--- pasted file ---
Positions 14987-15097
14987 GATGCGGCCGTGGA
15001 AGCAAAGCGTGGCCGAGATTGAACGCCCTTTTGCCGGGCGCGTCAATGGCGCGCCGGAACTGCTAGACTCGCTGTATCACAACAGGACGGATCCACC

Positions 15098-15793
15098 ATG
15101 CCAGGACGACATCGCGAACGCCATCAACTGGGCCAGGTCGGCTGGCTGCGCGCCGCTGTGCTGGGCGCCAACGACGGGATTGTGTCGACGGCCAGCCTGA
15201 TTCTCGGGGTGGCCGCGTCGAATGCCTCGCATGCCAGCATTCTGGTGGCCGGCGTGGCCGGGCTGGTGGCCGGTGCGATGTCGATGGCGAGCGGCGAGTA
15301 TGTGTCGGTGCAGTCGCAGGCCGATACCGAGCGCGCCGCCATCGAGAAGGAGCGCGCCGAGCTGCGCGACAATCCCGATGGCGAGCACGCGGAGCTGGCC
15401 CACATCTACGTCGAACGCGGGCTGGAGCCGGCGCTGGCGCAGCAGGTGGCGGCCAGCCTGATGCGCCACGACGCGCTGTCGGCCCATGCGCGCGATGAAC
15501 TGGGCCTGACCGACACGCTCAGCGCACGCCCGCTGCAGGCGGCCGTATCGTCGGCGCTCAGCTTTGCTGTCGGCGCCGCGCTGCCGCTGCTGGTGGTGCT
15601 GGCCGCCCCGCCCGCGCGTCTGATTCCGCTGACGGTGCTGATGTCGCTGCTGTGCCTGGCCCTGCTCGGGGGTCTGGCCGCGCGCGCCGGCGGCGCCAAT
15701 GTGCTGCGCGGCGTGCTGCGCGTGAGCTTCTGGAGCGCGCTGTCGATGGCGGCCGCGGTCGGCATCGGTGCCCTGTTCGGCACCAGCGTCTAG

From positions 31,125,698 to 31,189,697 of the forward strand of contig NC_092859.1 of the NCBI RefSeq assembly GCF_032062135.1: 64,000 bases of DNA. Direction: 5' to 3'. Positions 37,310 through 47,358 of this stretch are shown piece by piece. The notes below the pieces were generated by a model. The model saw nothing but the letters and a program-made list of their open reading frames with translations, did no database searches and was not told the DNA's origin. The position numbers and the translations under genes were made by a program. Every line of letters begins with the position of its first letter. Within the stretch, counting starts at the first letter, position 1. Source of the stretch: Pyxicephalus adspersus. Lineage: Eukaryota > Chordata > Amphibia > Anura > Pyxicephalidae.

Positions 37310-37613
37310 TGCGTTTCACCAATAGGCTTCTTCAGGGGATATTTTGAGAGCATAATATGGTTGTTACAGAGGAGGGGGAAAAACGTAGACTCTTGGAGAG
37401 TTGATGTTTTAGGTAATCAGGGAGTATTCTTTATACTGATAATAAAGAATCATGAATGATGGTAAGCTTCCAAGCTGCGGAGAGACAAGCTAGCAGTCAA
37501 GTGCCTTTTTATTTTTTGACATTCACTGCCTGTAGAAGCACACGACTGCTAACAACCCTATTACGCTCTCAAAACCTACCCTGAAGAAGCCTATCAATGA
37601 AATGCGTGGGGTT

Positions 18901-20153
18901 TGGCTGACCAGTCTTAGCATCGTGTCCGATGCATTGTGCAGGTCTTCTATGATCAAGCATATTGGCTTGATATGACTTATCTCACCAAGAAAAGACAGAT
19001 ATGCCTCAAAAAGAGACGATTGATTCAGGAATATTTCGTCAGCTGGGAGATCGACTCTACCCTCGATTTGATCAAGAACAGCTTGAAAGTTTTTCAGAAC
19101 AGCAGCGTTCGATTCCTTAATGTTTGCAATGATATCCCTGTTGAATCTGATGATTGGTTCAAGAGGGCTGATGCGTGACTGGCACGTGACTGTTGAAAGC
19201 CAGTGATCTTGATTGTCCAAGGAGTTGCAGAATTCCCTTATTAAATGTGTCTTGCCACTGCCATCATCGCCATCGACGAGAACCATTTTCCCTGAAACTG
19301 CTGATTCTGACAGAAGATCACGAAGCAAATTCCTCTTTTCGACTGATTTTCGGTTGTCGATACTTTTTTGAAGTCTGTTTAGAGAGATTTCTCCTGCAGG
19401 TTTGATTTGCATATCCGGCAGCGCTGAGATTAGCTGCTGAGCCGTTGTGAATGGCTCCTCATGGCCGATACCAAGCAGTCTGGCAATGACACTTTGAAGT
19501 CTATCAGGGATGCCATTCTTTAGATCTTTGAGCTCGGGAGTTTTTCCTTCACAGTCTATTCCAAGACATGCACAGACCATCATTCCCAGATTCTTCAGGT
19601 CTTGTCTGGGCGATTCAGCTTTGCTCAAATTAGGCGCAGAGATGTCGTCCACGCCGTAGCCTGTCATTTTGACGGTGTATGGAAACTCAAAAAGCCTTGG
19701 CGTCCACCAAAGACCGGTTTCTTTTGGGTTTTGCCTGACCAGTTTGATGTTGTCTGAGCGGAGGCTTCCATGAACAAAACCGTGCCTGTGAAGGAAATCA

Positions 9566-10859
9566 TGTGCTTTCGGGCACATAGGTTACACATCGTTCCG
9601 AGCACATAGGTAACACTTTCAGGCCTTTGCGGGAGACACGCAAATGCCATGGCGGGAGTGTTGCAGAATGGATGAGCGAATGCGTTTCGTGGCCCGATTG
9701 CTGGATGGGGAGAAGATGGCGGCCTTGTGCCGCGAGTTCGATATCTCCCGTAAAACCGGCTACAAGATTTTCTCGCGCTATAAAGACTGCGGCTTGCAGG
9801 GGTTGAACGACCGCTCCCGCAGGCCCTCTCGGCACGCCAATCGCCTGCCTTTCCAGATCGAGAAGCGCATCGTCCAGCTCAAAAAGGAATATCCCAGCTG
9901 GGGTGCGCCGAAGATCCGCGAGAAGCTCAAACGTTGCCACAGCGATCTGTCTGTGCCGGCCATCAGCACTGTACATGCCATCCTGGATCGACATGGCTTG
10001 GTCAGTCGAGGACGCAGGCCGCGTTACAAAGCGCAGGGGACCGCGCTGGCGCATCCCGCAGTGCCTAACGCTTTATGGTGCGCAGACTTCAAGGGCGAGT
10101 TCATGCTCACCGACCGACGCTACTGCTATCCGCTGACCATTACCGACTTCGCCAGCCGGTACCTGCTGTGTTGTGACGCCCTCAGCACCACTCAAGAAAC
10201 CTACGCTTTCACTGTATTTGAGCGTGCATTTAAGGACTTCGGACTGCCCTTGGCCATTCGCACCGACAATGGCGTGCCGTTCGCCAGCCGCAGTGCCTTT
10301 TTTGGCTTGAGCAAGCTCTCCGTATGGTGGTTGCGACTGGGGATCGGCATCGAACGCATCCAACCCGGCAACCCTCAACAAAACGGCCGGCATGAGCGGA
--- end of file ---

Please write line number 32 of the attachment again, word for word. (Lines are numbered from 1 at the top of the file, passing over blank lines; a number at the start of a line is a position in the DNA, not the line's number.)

9701 CTGGATGGGGAGAAGATGGCGGCCTTGTGCCGCGAGTTCGATATCTCCCGTAAAACCGGCTACAAGATTTTCTCGCGCTATAAAGACTGCGGCTTGCAGG